A "Tar Flower" photographed by NOAA on the floor of the Gulf of Mexico..


Science Over the Edge

A Roundup of Strange Science for the Month

June 2014

In the News:

Black Tar Flower Found - Researchers using a robot to look for underwater shipwrecks in the Gulf of Mexico have instead stumbled upon some rare volcanic "Tar Flowers" on the ocean bottom. The "flowers" found in 4,300 feet of water are the result of hot tar from under the ocean floor that froze when it entered the frigid water. As sections peeled back they formed what looks like a giant flower with black petals. The formations are about 20 feet in diameter and ten feet tall. "To use a clichÚ, we know more about the moon than we know about the deep oceans," said Gilbert Rowe, a regent's professor in marine biology at the university. "The more we look, the more weird features we find, and each of these features is a separate habitat for the creatures that live there." These formations are the first such found in the area of the Northern Gulf and are about 150 miles from Galveston, Texas.

A Little Water Makes Things Go Easier - A study was published online in the journal Physical Review Letters suggests that the ancient Egyptians made the job of hauling huge stone slabs across desert sands to build pyramids and temples easier by using water. A drawing found at the tomb of Djehutihotep shows a worker standing on the front of a sledge pouring water over the sand just in front of it. To see if this would really work researchers compared pulling a mini-sled over dry sand to pulling one over wet sand. They found that the difference in effort pull the sledge was significantly reduced. The water makes the sand form a more solid surface and keeps the sledge from sinking into it. "The water forms liquid bridges that glue the sand grains together, as in a sandcastle," study co-author Dr. Daniel Bonn, a professor of physics at the University of Amsterdam.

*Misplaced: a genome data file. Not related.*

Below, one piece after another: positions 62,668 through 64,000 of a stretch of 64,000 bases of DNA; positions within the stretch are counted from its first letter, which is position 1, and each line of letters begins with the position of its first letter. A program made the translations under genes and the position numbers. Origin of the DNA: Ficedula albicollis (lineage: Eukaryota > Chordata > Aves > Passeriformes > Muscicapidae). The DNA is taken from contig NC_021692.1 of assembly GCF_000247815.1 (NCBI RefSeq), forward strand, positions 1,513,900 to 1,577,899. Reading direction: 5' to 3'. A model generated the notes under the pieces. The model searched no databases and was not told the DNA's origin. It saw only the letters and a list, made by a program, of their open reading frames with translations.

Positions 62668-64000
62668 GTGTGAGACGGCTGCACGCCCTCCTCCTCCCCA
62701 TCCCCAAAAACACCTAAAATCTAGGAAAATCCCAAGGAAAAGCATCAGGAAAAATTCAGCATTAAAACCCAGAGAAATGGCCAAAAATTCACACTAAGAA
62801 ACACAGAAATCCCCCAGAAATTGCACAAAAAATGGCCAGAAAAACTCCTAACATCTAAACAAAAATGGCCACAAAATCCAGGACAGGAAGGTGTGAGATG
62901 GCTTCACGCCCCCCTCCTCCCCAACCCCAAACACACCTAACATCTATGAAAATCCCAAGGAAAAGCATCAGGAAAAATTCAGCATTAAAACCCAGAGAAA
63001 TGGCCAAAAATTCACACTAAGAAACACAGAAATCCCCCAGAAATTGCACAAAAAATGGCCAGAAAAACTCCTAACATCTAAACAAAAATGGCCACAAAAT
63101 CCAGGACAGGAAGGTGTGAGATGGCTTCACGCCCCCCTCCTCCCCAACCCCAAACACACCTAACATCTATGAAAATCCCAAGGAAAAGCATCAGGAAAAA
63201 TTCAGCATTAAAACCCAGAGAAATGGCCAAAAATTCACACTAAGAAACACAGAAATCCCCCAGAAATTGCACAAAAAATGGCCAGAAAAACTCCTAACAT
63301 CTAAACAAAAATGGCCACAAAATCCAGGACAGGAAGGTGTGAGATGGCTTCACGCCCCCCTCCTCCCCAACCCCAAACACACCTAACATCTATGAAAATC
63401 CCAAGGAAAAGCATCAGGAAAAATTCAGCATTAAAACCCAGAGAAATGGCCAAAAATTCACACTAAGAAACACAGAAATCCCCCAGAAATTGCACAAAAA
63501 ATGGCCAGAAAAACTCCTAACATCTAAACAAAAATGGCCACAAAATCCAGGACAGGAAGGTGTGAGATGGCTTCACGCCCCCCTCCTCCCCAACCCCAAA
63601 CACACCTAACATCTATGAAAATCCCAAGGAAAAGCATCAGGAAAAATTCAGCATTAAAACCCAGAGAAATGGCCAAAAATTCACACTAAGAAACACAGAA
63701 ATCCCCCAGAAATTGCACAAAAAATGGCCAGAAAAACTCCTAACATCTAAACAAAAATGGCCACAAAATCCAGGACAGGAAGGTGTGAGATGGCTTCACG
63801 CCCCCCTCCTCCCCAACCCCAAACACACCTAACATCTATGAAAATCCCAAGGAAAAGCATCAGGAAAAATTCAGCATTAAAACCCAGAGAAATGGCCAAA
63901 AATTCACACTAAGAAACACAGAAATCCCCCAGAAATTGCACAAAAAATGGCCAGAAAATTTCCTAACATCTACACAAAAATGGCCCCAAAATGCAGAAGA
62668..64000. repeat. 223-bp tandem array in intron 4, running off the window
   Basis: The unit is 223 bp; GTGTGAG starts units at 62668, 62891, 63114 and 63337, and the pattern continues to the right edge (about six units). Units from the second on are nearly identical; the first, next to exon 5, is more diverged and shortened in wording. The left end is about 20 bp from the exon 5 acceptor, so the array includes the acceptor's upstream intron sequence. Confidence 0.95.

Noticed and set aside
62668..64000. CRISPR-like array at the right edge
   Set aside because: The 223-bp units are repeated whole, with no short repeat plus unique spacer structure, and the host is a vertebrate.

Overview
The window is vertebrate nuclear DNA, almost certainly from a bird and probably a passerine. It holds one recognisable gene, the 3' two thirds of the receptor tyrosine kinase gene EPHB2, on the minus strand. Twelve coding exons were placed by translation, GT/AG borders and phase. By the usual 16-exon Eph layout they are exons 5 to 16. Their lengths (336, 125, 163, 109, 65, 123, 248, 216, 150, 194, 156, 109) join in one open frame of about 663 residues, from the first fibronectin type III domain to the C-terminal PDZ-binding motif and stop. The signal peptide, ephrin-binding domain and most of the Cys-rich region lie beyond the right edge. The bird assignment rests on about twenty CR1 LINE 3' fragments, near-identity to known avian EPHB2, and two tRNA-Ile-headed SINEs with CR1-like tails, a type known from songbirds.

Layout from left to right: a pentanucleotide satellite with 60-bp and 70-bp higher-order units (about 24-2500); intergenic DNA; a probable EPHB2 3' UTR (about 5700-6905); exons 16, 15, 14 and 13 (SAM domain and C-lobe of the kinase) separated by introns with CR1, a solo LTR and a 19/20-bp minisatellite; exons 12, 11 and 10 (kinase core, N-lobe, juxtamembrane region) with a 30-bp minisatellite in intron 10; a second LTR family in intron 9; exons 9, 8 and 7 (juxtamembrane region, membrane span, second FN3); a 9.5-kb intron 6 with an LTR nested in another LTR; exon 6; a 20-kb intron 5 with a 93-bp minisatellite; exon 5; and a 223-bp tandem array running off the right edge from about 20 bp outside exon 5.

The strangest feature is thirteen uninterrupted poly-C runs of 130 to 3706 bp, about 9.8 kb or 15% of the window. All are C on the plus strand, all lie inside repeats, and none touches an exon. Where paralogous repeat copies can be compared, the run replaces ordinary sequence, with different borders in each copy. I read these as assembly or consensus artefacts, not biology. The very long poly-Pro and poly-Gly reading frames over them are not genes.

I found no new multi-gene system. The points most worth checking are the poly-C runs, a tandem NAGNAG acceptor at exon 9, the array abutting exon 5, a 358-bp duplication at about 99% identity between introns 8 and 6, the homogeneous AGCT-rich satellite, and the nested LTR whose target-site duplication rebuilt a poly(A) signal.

Vatican Church Gets New Lights - The famed Sistine Chapel in Rome is getting cutting edge high-tech lighting designed to both better illuminated the art on the church's walls and ceilings better and preserve it from damage. Lighting manufacturer Osram is in the process of installing 7000 LEDs in the chapel. The mix of light they generate has been specially tuned to match the pigments in individual locations making for better, brighter viewing. The LEDs also emit no ultraviolet (UV) or infrared radiation which are the frequencies that most damage paint pigments. Tests have shown that under normal operating conditions of 50 lux or less, the artwork on the chapel's walls should be safe for at least 1000 years. The new lights should boost the illumination by a factor of five to 10, while also reducing power consumption for the Chapel by more than 60%.